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Displaying 1 to 3 of 3 results for Acute Myocardial Infarction

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  • Adult Cardiac Catheterization Laboratory

    Our group is interested in the evaluation of basic pathophysiology in patients undergoing cardiac procedures, development and evaluation of new therapeutic strategies, and improving patient selection and outcomes following interventional procedures.

    Research Areas: cardiac catheterization, Acute Myocardial Infarction

    Principal Investigator

    Jon Resar, M.D.

    Department

    Medicine

  • Dara Kraitchman Laboratory

    The Dara Kraitchman Laboratory focuses on non-invasive imaging and minimally invasive treatment of cardiovascular disease. Our laboratory is actively involved in developing new methods to image myocardial function and perfusion using MRI. Current research interests are aimed at determining the optimal timing and method of the administration of mesenchymal stem cells to regenerate infarcted myocardium using non-invasive MR fluoroscopic delivery and imaging. MRI and radiolabeling techniques include novel MR and radiotracer stem cell labeling methods to determine the location, quantity and biodistribution of stem cells after delivery as well as to noninvasively determine the efficacy of these therapies in acute myocardial infarction and peripheral arterial disease.

    Our other research focuses on the development of new animal models of human disease for noninvasive imaging studies and the development of promising new therapies in clinical trials for companion animals.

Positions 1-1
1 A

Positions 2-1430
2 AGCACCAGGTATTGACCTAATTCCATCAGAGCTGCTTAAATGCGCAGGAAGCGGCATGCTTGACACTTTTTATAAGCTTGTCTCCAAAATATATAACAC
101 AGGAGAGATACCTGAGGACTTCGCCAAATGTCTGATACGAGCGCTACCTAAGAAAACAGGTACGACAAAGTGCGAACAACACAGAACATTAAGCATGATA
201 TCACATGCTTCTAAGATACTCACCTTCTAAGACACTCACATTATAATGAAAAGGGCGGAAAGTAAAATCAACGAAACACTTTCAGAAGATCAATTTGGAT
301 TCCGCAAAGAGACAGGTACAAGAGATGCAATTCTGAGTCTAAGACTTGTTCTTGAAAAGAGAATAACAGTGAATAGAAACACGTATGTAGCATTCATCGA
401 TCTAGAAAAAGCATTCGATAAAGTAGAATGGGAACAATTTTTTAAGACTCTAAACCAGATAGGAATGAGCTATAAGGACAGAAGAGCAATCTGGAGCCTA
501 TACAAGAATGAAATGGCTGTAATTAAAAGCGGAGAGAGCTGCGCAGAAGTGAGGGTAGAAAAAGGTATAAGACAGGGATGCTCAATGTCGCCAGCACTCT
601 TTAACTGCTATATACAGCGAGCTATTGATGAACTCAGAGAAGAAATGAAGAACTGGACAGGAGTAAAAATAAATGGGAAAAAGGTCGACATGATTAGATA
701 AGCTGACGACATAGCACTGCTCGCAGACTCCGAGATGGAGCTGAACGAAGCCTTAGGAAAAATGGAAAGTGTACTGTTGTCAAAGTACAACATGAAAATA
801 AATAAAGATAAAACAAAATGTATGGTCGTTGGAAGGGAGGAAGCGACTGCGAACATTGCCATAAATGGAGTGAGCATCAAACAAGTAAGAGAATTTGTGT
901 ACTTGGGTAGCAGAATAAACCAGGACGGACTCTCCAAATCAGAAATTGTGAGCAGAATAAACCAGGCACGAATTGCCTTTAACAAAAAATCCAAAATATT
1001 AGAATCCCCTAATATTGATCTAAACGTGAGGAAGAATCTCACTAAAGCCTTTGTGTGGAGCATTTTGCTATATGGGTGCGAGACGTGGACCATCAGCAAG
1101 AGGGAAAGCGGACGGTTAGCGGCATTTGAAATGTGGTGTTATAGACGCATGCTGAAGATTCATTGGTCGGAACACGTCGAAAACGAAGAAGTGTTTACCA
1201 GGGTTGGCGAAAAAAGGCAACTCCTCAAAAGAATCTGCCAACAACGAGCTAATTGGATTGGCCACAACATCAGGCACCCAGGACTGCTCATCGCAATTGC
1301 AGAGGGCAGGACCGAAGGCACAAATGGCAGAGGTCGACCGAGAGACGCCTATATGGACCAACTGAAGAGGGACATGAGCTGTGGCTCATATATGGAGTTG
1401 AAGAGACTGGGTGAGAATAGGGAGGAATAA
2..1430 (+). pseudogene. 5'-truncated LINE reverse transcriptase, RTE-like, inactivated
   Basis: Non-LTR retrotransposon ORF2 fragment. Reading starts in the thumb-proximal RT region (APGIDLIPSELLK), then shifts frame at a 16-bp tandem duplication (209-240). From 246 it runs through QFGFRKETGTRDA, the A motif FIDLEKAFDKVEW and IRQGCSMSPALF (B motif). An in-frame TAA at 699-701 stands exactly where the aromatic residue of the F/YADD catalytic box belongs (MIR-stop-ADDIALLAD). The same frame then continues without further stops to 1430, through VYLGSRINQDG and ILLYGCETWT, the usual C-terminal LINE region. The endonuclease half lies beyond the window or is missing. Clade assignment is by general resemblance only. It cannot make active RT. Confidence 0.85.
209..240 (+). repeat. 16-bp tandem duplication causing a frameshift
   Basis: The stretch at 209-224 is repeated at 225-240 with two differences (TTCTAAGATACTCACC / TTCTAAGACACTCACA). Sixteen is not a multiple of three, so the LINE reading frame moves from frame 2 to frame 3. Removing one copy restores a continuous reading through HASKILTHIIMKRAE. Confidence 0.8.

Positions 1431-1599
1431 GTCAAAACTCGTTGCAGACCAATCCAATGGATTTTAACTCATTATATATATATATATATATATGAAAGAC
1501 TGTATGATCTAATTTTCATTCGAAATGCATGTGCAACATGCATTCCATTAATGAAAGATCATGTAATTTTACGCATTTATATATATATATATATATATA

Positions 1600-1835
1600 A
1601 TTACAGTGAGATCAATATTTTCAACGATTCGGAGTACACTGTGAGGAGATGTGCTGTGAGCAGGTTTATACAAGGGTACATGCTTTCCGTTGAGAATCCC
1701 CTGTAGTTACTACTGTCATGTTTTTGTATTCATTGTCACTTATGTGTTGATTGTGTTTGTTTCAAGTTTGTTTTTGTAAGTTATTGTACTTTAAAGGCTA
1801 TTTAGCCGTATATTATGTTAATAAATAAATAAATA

Research Areas: imaging, cardioavascular, radiology, MRI, cardiomyopathy

  • Post Lab

    The Post Lab is involved in the Multi-Ethnic Study of Atherosclerosis (MESA), a collaborative study of the characteristics of subclinical cardiovascular disease (that is, disease detected non-invasively before it has produced clinical signs and symptoms) and the risk factors that predict progression to clinically overt cardiovascular disease or progression of the subclinical disease.

    As MESA researchers, we study a diverse, population-based sample of 6,814 asymptomatic men and women aged 45-84. Approximately 38 percent of the recruited participants are white, 28 percent African-American, 22 percent Hispanic, and 12 percent Asian, predominantly of Chinese descent.

    Participants were recruited from six field centers across the United States, including Johns Hopkins University. Each participant received an extensive physical exam to determine a number of conditions, including coronary calcification, ventricular mass and function, flow-mediated endothelial vasodilation, standard coron...ary risk factors, sociodemographic factors, lifestyle factors, and psychosocial factors.

    Selected repetition of subclinical disease measures and risk factors at follow-up visits have allowed study of the progression of disease. Participants are being followed for identification and characterization of cardiovascular disease events, including acute myocardial infarction and other forms of coronary heart disease (CHD), stroke, and congestive heart failure; for cardiovascular disease interventions; and for mortality.

    Wendy S. Post, MD, MS, is an associate faculty, Welch Center for Prevention, Epidemiology, and Clinical Research, Johns Hopkins University, and a professor of medicine.
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    Research Areas: coronary artery disease, cardiovascular, ethnicity, pathogenesis, atherosclerosis, sudden cardiac death

    Lab Website

    Principal Investigator

    Wendy Post, M.D., M.S.

    Department

    Medicine

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